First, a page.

There are a lot of reasons to love a good book – gripping plot, incredible setting, swoon-worthy romance or heart-pounding action, etc. etc. But one of the biggest reasons I end up falling for a book is because it features a really great character or characters. “Really great” doesn’t always mean someone I’d want to be friends with, or even someone particularly good or kind or admirable. It’s a character that feels real, that I care about, and that I can’t wait to keep reading about. Every now and then, I come across a character who just jumps off the page at me – and I think it’s only fair to share that with you in a “Great Character Alert!”
For the first edition of the Alert, I want to talk about Sophie Winters from Far From You by Tess Sharpe. Sophie is one of those characters who I’m really not sure I would want to be friends with, and while she is admirable in many ways, she also has plenty of problematic qualities. But those are just part of what make her such an interesting character. To give you an idea of the context for her character and the plot of Far From You, this is the description of the book from Amazon:
“Sophie Winters nearly died. Twice.
The first time, she’s fourteen, and escapes a near-fatal car accident with scars, a bum leg, and an addiction to Oxy that’ll take years to kick.
The second time, she’s seventeen, and it’s no accident. Sophie and her best friend Mina are confronted by a masked man in the woods. Sophie survives, but Mina is not so lucky. When the cops deem Mina’s murder a drug deal gone wrong, casting partial blame on Sophie, no one will believe the truth: Sophie has been clean for months, and it was Mina who led her into the woods that night for a meeting shrouded in mystery.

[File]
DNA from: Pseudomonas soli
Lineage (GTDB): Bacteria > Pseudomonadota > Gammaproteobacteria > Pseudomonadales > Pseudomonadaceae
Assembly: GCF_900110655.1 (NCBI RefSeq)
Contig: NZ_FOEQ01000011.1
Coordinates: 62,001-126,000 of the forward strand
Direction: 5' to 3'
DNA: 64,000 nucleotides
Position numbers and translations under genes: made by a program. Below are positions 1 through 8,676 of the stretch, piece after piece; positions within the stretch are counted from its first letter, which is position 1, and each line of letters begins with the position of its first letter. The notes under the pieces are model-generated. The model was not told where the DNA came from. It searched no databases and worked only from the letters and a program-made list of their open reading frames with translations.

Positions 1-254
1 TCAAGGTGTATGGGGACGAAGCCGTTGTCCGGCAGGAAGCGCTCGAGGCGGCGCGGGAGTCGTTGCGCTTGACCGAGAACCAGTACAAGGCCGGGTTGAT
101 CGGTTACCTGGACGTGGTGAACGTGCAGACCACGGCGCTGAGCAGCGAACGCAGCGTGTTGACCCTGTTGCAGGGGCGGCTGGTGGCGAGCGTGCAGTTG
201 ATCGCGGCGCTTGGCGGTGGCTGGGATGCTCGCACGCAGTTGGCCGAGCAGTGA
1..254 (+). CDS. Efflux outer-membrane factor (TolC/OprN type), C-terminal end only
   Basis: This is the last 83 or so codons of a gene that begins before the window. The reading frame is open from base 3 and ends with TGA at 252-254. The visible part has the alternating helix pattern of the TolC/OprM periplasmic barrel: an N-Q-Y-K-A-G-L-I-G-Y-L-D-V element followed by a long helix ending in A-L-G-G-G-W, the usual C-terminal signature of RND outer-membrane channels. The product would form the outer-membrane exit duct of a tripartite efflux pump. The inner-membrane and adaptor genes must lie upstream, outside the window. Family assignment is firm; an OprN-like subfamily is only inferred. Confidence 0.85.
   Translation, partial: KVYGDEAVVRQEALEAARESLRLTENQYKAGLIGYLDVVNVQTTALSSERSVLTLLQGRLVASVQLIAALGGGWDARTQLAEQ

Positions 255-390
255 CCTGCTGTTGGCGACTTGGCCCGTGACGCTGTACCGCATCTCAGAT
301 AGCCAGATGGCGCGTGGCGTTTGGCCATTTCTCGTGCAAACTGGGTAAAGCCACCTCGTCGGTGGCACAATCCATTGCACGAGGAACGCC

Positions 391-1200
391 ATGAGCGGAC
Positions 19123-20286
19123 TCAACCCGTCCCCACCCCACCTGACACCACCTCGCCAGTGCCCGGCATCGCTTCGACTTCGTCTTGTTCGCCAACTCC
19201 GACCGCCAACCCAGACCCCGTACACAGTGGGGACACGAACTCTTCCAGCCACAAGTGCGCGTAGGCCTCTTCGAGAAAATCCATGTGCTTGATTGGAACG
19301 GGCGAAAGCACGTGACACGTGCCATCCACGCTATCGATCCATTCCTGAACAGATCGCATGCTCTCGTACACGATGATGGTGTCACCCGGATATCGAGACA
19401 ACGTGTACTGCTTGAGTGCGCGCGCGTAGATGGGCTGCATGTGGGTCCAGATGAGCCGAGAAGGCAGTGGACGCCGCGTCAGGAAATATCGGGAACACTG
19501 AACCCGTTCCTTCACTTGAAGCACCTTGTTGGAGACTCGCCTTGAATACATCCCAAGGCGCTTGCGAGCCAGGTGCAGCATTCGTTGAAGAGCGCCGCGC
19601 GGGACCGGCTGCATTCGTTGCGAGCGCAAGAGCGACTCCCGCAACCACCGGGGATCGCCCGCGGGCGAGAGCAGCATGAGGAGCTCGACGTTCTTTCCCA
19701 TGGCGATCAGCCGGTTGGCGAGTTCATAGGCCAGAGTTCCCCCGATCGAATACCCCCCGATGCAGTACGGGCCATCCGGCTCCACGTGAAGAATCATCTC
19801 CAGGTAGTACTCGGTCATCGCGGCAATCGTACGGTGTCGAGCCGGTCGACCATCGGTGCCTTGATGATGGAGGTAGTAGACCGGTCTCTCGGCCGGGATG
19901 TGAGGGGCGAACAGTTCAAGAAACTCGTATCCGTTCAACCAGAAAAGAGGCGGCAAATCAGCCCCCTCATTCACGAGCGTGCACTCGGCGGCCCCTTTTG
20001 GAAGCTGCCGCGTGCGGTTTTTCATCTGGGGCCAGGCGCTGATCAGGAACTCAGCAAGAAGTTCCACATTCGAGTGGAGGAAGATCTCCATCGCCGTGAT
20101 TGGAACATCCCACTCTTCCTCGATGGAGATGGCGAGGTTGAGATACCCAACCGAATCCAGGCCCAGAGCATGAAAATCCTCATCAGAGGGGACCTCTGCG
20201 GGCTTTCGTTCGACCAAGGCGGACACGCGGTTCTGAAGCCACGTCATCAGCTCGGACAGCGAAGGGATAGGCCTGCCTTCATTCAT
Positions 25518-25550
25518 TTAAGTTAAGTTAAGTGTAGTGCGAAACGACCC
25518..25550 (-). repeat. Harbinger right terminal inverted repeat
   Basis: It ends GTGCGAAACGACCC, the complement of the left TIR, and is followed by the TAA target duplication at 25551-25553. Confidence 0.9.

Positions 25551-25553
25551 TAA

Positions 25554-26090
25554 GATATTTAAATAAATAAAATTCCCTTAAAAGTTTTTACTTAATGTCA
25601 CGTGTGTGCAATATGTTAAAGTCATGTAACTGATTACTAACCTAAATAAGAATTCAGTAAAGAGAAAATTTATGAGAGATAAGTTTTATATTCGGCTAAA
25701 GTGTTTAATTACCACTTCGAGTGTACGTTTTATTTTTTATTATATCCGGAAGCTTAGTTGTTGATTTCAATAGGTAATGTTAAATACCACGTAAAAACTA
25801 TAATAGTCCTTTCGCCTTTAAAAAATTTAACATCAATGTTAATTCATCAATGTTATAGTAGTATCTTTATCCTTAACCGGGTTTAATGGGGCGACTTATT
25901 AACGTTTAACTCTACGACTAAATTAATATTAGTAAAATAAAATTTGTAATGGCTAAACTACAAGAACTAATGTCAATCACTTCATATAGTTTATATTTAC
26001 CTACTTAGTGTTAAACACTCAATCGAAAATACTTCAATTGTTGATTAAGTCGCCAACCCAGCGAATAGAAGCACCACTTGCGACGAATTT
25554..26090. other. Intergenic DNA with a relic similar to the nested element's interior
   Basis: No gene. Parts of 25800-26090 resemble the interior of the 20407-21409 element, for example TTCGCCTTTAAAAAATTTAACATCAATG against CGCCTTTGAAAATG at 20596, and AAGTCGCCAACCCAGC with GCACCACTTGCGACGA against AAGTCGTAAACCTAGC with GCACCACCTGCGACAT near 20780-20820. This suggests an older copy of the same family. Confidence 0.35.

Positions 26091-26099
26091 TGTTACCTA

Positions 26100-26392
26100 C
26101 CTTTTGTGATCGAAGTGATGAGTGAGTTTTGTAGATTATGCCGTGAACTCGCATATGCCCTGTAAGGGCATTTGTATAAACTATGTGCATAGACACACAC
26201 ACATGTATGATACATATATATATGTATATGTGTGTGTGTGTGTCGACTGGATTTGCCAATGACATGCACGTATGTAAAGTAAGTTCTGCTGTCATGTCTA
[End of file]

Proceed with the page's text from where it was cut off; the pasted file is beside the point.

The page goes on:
After a forced stint in rehab, Sophie returns home to a chilly new reality. Mina’s brother won’t speak to her, her parents fear she’ll relapse, old friends have become enemies, and Sophie has to learn how to live without her other half. To make matters worse, no one is looking in the right places and Sophie must search for Mina’s murderer on her own. But with every step, Sophie comes closer to revealing all: about herself, about Mina and about the secret they shared.”
I’ve never read a book from the perspective of a recovering addict, so that alone makes Sophie a fascinating character to me. Through flashbacks, readers can see her addiction as it develops in the wake of her accident, and in the parts of the book set in the present, how she still struggles despite months of being clean.
Sophie is angry and bitter about so many things – about Mina, about everybody assuming she relapsed, about her accident. She is also angry at a lot of people – her parents, Mina’s boyfriend, and even Mina herself. I love that the reader isn’t sheltered from the nastier emotions that can go with grief and loss. Sophie’s mourning isn’t pretty, it isn’t a smooth road, and it doesn’t always move forward without hurting those around her.
But there’s a lot to admire about Sophie too. She is determined and tenacious – first about beating her addiction, then about hunting down the truth about Mina’s murder. She cares for other people, and struggles to do what’s best not just for herself, but for those around her. Despite her anger at many people in her life, she also feels compassion. She never blames the driver from her car accident, despite her permanent injuries, she remembers that her parents love her even when she’s angry at them, she understands why Mina’s family would hate her.
No discussion of Sophie would be complete without talking about her relationship to Mina. In the flashbacks, we get to know Mina almost as well as Sophie, and I could have written just as much about how great a character Mina is as I did about Sophie. And their relationship with each other is fascinating – they are really attached and really love each other, but at the same time, they are each holding something back from their friendship. They can bring out the best or the worst in each other, depending on the circumstances, because they know each other so well and care about each other so much. Being hurt by Mina drives Sophie deeper into her addiction, but in the end it is Mina who convinces Sophie to get clean too. Without Mina, Sophie wouldn’t be the person readers see.
Sophie is a complicated, fascinating character, and it was her as much as the mystery in Far From You that kept me glued to the page. So if, like me, you’re drawn in by great characters, I highly recommend checking out Far From You.